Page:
THERE'S SOMETHING ICKY about able-bodied performers impersonating disabled ones, something blackface-y and strange, particularly when the obstacles of a disabled character are harnessed toward making able-bodied audiences feel better about themselves, as always seems to happen when Hollywood gets involved. (Sean Penn, I am looking in your direction.)

Kristin Newbom's Telethon, currently running at Portland Playhouse under the direction of Rose Riordan, makes no apologies for staking claim in such perilous ground—and to the tremendous credit of both Newbom's writing and Portland Playhouse's production, it doesn't need to.

Telethon traces, in four scenes over the course of a year, the developing relationships between five characters who live and work at a home for people with cerebral palsy. The play is not sentimental; it is not precious; it does not surreptitiously aim to make you feel grateful that you do not have cerebral palsy, another common subtext when Hollywood gets involved.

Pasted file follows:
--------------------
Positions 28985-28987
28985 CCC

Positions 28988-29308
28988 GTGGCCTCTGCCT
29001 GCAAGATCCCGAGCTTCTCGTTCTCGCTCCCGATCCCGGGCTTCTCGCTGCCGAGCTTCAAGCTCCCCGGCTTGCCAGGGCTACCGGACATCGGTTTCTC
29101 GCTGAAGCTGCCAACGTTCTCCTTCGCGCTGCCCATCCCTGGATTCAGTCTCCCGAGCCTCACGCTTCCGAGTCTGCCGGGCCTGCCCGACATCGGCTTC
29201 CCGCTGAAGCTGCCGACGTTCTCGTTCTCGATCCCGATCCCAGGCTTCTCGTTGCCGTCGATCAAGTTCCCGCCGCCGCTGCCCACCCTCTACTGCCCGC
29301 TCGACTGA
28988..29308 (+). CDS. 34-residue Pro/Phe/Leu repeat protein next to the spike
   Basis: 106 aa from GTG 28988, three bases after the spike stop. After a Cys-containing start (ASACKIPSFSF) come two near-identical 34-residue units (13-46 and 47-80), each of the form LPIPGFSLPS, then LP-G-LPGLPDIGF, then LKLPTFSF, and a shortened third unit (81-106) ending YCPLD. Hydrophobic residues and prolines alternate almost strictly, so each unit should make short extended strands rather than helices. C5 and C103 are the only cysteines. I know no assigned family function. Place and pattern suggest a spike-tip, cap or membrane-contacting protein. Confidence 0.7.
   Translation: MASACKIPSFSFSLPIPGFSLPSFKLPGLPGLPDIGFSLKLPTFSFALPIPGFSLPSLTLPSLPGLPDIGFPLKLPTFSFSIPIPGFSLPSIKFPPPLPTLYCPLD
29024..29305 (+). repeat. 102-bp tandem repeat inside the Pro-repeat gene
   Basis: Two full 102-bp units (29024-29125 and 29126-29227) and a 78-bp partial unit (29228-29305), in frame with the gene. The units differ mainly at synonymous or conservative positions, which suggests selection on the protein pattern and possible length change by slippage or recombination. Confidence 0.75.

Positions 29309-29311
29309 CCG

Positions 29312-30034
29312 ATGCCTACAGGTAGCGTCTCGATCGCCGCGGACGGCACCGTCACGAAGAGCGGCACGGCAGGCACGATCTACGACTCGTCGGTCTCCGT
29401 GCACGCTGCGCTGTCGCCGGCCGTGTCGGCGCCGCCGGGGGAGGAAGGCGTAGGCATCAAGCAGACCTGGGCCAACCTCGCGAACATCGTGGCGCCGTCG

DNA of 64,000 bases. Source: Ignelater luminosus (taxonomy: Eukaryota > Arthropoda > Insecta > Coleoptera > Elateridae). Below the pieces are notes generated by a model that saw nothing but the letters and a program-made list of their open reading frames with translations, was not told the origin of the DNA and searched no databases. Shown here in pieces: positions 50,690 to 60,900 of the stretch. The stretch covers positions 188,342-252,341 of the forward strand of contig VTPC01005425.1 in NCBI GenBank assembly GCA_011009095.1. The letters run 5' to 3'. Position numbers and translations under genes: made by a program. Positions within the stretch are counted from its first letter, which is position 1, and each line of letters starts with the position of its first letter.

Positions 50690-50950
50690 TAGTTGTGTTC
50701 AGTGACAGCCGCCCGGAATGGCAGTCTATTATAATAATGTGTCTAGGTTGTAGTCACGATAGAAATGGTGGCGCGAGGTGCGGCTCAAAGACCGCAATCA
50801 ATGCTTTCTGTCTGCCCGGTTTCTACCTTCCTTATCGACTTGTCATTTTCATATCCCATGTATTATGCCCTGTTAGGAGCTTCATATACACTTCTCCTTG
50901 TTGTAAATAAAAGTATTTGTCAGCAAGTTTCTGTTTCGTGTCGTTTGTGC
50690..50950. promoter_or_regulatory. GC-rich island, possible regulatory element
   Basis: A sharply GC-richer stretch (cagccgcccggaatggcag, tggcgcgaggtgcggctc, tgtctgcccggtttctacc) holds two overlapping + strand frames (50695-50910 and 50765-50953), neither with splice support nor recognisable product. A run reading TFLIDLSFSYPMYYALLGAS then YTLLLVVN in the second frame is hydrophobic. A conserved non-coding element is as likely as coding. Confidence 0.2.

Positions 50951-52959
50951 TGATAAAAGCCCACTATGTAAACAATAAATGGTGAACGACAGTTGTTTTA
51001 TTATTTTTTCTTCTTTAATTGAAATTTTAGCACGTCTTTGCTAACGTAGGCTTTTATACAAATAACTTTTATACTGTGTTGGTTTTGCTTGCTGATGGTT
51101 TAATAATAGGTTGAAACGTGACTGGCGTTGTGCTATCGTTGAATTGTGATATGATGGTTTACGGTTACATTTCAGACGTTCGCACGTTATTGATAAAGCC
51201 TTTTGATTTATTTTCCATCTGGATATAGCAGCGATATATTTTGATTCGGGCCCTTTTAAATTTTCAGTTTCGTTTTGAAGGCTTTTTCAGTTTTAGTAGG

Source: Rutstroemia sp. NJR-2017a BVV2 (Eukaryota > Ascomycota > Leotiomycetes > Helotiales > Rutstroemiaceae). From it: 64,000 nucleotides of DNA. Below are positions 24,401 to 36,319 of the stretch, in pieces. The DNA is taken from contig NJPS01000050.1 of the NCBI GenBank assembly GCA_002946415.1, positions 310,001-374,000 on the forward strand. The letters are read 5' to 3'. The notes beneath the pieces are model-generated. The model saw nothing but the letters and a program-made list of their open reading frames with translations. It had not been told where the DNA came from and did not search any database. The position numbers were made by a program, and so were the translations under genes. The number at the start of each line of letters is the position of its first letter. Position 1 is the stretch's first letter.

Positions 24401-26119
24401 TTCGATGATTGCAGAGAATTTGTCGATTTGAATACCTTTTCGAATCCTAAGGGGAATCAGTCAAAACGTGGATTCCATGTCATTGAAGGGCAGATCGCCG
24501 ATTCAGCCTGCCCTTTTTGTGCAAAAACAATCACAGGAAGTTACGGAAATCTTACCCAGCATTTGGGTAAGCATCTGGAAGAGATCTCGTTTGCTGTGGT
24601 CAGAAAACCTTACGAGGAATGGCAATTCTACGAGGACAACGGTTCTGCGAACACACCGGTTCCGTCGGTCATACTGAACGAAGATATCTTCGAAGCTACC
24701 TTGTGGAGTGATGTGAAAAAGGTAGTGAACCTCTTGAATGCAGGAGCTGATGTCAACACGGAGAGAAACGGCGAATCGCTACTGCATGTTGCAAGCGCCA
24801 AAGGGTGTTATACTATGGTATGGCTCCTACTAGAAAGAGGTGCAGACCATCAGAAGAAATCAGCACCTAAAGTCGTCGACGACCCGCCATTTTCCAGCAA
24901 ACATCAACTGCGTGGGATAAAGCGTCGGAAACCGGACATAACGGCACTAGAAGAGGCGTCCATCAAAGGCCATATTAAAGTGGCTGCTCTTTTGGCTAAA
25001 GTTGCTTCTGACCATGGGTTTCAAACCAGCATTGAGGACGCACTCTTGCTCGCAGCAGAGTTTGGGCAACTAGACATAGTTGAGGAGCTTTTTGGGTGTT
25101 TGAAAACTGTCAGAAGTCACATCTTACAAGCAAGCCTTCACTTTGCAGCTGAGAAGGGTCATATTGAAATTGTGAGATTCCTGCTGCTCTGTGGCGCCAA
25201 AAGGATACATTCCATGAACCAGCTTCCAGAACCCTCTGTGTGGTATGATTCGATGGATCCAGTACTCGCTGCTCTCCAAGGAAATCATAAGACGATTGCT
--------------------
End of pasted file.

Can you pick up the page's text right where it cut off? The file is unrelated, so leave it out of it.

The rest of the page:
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Shelly (Nikki Weaver), Lewis (Casey McFeron), and Larry (Gary Norman) all have cerebral palsy, the severity of which ranges from difficulty walking to almost total non-responsiveness. Their caretakers Scott (Michael O'Connell) and Anne (Valerie Stevens) are tired and lower-class and basically decent, as they struggle to balance the demands of caring for their charges with their own personal lives; all of this is offset by considerable irreverence and humor. (Each of the play's scenes is set on a different holiday; the costume-clad fivesome sits at a table at Dunkin' Donuts, dressed as bunnies or Nativity characters, as they stop for donuts and coffee after a fundraising trip.)

Shelly, Lewis, and Larry have different degrees of CP—Lewis has difficulty walking but no difficulty whatsoever constructing an insult to lob at Shelly, while Larry sits silently in his wheelchair, occasionally, through a prodigious feat of emoting on Gary Norman's part, projecting happiness or alarm. Nikki Weaver pulls off the hardest trick—she flails, slurs her words, drools, all without condescending or sensationalizing her character. The impression created and impressively sustained is of a woman eager to communicate, even when her body won't quite let her. But it's not fair to focus on any one actor here, when it all comes together so well—Telethon is an outstanding piece of ensemble theater, a funny, dark, and uncomfortable window into the demands, iniquities, and rewards of caregiving.